Hazel Roberts is an award-winning artist based in Manchester. Since graduating in Fine Art from Cardiff in the late nineties, Hazel has exhibited nationally, gained a Masters in Design and participates in a variety of research projects and symposiums. Her recent win of this year’s Left Bank Leeds Art Prize and commission by the TUC means she’s extremely busy!
1. Congratulations on winning the Left Bank Leeds Art Prize 2018. Can you tell us about your winning piece?
Thanks, I still can’t believe I won. They are such a fantastic organisation. It is a real honour and the other artists shortlisted are unbelievably talented. The piece that won is the first of a series of three prints – Organise, Educate and Agitate. I created them earlier in the year in response to a commission for the TUC (Trade Union Congress) the objective was to create a piece of work to celebrate 150 years of congress, but there was such a wealth of stories and documents that I created three. It became so much more than a commission as it was dealing with a subject I’m passionate about. I think there are still several pieces of work still to be created. When looking through the archives it was difficult to decided on what events to focus on, but in the end I decided to take a constructivist approach using dynamic bold shapes interwoven with important pieces of communication. The piece ‘Organise’ features a hand written budget from the 1888 Match girls’ strike and a correspondence from the matchmakers union. I’ve purposely tried to keep the work simple, but like all things that appear simple it is rather complex. The multi layered screen print took months to complete, in the end I think there were 36 different layers.
2. When did your passion for printmaking grow?
Probably in the last 5 years, I originally started out my image-making career as a painter. In the late 90’s I studied Fine Art in Cardiff. At the time I was convinced paint was the only medium for me and would never thought I would venture into other areas, but reality struck and after graduating I needed a job so I began working as a graphic designer. The positive side of this was that it introduced me to a whole new way of working, where things could easily be duplicated, enlarged, and precision was possible. This was all great, but I felt I had become very functional and I was missing the excitement and adrenaline painting had given me. In an attempt to re-energise myself I decided to study for a MA in design, but made the decision to approach it from a Fine Art perspective. This led me to experiment with printmaking and ever since then I’ve been hooked. I learnt I could combine the freedoms of fine art with the sensibility of graphic design. The medium offered that unpredictability I was craving, whilst maintaining a need for discipline and ruthless accuracy.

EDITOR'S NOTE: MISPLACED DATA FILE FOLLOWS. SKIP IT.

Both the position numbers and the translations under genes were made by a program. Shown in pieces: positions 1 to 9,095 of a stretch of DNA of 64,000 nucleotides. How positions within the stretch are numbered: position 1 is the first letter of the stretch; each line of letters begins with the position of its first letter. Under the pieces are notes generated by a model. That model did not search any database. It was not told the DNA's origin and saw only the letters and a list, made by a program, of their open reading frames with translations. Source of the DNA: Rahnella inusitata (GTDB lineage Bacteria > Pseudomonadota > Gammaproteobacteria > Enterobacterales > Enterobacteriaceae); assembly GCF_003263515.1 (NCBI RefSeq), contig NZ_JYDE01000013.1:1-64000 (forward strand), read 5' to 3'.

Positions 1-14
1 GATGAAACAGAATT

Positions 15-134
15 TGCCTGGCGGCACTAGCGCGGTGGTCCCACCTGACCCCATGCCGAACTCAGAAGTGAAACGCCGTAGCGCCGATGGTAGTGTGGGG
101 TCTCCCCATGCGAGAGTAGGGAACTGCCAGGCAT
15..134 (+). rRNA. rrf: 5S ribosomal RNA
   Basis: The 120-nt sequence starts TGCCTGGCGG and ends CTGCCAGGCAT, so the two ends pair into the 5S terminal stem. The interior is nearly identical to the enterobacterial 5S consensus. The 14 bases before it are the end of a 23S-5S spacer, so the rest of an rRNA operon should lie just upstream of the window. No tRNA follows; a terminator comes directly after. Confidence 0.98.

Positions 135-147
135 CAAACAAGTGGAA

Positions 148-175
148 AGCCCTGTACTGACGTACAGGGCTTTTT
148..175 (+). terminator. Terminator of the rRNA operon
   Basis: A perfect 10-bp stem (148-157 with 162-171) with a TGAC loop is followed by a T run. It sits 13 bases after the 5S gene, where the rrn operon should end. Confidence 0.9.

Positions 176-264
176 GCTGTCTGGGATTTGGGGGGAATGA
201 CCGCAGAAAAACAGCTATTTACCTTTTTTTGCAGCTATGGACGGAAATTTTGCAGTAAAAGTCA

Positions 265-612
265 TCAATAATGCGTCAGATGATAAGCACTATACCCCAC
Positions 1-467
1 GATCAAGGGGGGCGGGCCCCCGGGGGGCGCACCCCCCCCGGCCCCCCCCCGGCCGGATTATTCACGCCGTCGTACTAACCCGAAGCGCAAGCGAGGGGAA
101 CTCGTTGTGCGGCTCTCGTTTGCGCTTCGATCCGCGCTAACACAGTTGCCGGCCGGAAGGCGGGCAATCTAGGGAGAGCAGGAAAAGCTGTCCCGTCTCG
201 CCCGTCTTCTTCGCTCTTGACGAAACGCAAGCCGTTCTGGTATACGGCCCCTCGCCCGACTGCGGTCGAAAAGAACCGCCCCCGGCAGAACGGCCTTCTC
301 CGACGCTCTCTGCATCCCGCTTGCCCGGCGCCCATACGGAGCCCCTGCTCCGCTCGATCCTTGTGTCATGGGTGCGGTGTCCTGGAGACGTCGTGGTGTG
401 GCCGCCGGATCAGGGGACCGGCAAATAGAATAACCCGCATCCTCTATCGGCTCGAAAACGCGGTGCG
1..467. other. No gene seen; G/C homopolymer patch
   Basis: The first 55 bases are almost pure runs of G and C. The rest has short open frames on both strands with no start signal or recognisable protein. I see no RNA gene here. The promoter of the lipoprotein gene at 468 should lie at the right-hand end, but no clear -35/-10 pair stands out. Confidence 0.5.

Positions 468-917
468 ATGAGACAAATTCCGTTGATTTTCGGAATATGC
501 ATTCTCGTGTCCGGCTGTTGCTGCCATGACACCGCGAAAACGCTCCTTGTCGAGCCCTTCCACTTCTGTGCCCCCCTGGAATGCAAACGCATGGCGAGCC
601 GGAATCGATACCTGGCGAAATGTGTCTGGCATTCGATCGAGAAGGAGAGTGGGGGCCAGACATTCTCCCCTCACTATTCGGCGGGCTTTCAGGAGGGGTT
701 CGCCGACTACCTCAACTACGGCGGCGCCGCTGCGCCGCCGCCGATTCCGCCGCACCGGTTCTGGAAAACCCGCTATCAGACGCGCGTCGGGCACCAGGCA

3. How does an idea begin and transform into a screen-print which can then be hung in a gallery?
This is a difficult question, ideas come from all sorts of places, whether it’s experience of bigger issues such as inequality or just the need to be playful. I usually start by sketching ideas out, this leads to experiments with mark-making and a bit of a ‘cut and paste’ approach to image-making. I’ll then transfer this to the screen and begin experimenting and at this point I’ll start working out a more formal composition.
4. I was lucky to see your joint exhibition ‘Oneness’ with Laura McFadden earlier this year, what themes such as identity are behind your art?
The theme of identity does occur in my work, through both the personal and the political. Sometimes this is direct, but other times it can be obscured by playfulness. The work I’ve been doing recently has been very intuitive, and this can be a little too revealing. I think that is probably the main reason I haven’t really been sharing it with anyone. Although it’s quite abstract there are a few bold statements in there.
5. What are you currently working on?
There are two projects that I’m currently working on. The first project I have been developing on and off for the last year. I have been given access to a ‘blacklist’ with the details of thousands of people from the North West who were prevented from working in the 70’s/80’s. There are many reasons for their exclusion, but in most of the cases it was because of their affiliation to the Communist party. I have been creating ‘clocking off cards’ that I hope to exhibit as an installation. I’m currently looking for a venue.
The second project by contrast is the creation of a series of experimental prints. I’m trying my best to loosen up, taking a Dadaist approach and selecting from a library of cuttings, mark-making and statements. I’m trying to use them to respond to my frustrations, that are both big and small. I’m not sure where its going yet, but I’m surprising myself all the time!